Martin: First Steps in Positional Play

3/27/2012 – "IM Andrew Martin is a well-organised presenter. He is clearly in command of his material, appears practiced, addresses the audience direct to the camera, and explains lucidly at an appropriate learner level. Rather than just talking chess, chugging dourly click-click-click through games, I found Martin to be engaging, good-humoured and easy viewing." BCM Review by Simon Bibby.

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Andrew Martin: First Steps in Positional Play

ChessBase DVD – 3 hours 20 mins

There are scores of DVDs about all sorts of openings and a fair few now available about endings, but not very much about what happens in between. IM Andrew Martin seeks to remedy this in his DVD First Steps in Positional Play, aimed at players around 1500 ELO level. The DVD contains 21 multimedia segments, lasting 3 hours and 20 minutes in total.

How to teach ‘positional play’? These lessons are presented mostly based on pawn structure, with extra segments discussing other issues such as piece activity, initiative, king vulnerability, outplaying an opponent, good and bad pieces, and outplaying an opponent.

Martin introduces the DVD with a brief exposition of his views regarding training and chess success, noting that chess improvement and chess success will only be achieved through “the combination of hard work, study and practice”. In the second segment, ‘A Routine’, Martin offers some sensible and pedagogically sound advice on what to do, and equally important what not to do, for an effective and efficient chess study routine. Sensible and easily applicable advice that we can all benefit from as chess learners. I consider these two brief sections to be worth the price of entry alone.

Down to the nuts and bolts now, what does Andrew Martin offer in the way of positional guidance in this ChessBase DVD? As a collection of instructive games, the DVD works, but the choices of illustrative games are a little surprising in parts. One does not find the archetypes here that one may expect to demonstrate essential positional ideas for both sides of the structures considered. This appears problematic particularly within the section on the Isolated Queen’s Pawn (IQP). Discussing the IQP in three segments, firstly in the game Khenkin-Galdunts, black misplays, then blunders a pawn; then secondly, in Kudrin-Kaidanov, white just goes haywire after the pawn has been liquidated. The third game at first sight looks more hopeful, a Petrosian-Spassky game, with a classic d-pawn break, d5!, a highly thematic move in this pawn structure. Yet this is not a precursor to a direct king’s side attack, which wins so many games for the holder of the IQP, but as a means of invading the queenside. With the DVD pitched at around the 1500 level, it may have been more helpful to consider the typical plans and typical piece positioning using the IQP and combatting it.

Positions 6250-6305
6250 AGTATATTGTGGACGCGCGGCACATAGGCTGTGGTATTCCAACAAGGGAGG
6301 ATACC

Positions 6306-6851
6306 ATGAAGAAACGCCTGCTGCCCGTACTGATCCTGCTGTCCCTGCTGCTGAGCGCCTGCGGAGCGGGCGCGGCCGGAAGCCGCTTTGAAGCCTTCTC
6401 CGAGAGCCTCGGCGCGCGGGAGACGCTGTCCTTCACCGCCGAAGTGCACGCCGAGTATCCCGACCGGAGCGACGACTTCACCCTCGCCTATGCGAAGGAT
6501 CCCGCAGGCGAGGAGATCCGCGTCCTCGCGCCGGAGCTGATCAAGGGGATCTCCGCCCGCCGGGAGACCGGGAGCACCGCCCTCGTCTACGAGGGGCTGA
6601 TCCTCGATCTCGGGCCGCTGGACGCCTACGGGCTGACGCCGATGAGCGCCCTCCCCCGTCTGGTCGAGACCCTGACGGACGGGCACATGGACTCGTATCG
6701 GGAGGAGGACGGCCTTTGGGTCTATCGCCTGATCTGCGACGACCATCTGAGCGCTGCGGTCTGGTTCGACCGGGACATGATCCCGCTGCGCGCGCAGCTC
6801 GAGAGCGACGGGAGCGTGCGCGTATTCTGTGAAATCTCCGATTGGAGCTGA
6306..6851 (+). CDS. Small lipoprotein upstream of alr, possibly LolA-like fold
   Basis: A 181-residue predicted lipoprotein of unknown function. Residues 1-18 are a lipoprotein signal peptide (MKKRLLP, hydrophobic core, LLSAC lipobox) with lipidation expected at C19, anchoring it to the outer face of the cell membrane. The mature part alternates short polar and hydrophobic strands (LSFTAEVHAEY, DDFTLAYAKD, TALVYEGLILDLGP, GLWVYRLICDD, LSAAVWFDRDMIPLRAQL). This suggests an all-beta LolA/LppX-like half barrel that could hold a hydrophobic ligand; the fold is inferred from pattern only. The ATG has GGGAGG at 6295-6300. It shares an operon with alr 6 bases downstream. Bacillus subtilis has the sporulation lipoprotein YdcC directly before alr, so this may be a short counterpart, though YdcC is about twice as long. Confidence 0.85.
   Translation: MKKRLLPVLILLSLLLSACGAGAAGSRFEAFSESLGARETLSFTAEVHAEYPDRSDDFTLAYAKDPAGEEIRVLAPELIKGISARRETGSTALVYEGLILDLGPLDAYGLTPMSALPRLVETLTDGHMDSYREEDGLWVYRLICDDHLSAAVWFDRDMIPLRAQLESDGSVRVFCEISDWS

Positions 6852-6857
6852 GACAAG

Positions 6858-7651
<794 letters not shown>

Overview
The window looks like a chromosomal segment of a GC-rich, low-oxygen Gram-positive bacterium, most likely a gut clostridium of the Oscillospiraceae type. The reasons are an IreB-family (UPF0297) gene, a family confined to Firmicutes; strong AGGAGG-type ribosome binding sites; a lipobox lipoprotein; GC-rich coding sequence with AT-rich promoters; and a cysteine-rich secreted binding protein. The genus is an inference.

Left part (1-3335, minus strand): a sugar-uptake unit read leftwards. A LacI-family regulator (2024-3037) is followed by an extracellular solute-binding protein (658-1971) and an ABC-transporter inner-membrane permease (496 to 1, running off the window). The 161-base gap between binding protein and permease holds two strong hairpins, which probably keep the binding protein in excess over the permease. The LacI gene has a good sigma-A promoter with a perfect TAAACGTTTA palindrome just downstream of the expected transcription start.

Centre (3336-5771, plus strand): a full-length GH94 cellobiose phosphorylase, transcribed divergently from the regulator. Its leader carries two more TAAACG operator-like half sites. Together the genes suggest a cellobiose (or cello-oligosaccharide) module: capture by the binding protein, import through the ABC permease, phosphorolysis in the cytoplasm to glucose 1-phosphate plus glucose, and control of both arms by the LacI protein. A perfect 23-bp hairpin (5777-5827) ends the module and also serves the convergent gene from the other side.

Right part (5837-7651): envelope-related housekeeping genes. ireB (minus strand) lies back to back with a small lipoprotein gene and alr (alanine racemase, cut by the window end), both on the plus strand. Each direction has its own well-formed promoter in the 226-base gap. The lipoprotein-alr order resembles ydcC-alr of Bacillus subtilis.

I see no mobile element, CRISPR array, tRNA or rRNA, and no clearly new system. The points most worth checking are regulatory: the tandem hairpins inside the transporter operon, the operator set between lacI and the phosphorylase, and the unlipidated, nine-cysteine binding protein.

IM Andrew Martin is a well-organised presenter. He is clearly in command of his material, appears practiced, addresses the audience direct to the camera, and explains lucidly at an appropriate learner level. Rather than just talking chess, chugging dourly click-click-click through ChessBase on screen, I found Martin to be engaging, good-humoured and easy viewing. While a more considered choice of games may have been more helpful, Martin’s explanations of the games within this DVD will be helpful to players around 1500 level seeking to learn about positional play.

Reviewed by FM Simon Bibby

Order Andrew Martin: First steps in positional play


Andrew David Martin (born 18th May 1957 in West Ham, London) is an English chess player with the title of International Master. He has won various national and international tournaments and has been playing for years in the Four Nations Chess League, at present (July 2009) for Wood Green Hilsmark Kingfisher, previously for the Camberley Chess Club. Martin received his IM title in1984. He earned his first grandmaster norm in the British Championship of 1997 in Brighton. Martin was a commentator on the chess world championship between Kasparov and Kramnik in 2000.

On the 21st February 2004 Martin set a new world record for simultaneous chess. He faced 321 chess players at the same time. His result was: 294 wins, 26 draws and only one loss. Martin is known as a professional chess teacher and head trainer of the English youth team. He trains eight schools (Yateley Manor, Aldro, Millfield, Sunningdale, Waverley School, St Michael’s Sandhurst, Wellington College, Salesian College). Martin is a chess columnist, an author of chess books and the author of various instructional videos. He was the publisher of the series Trends Publications. Martin lives in Sandhurst, England, is married and the father of two daughters and two sons. His present Elo rating is 2423 (as of July 2009).


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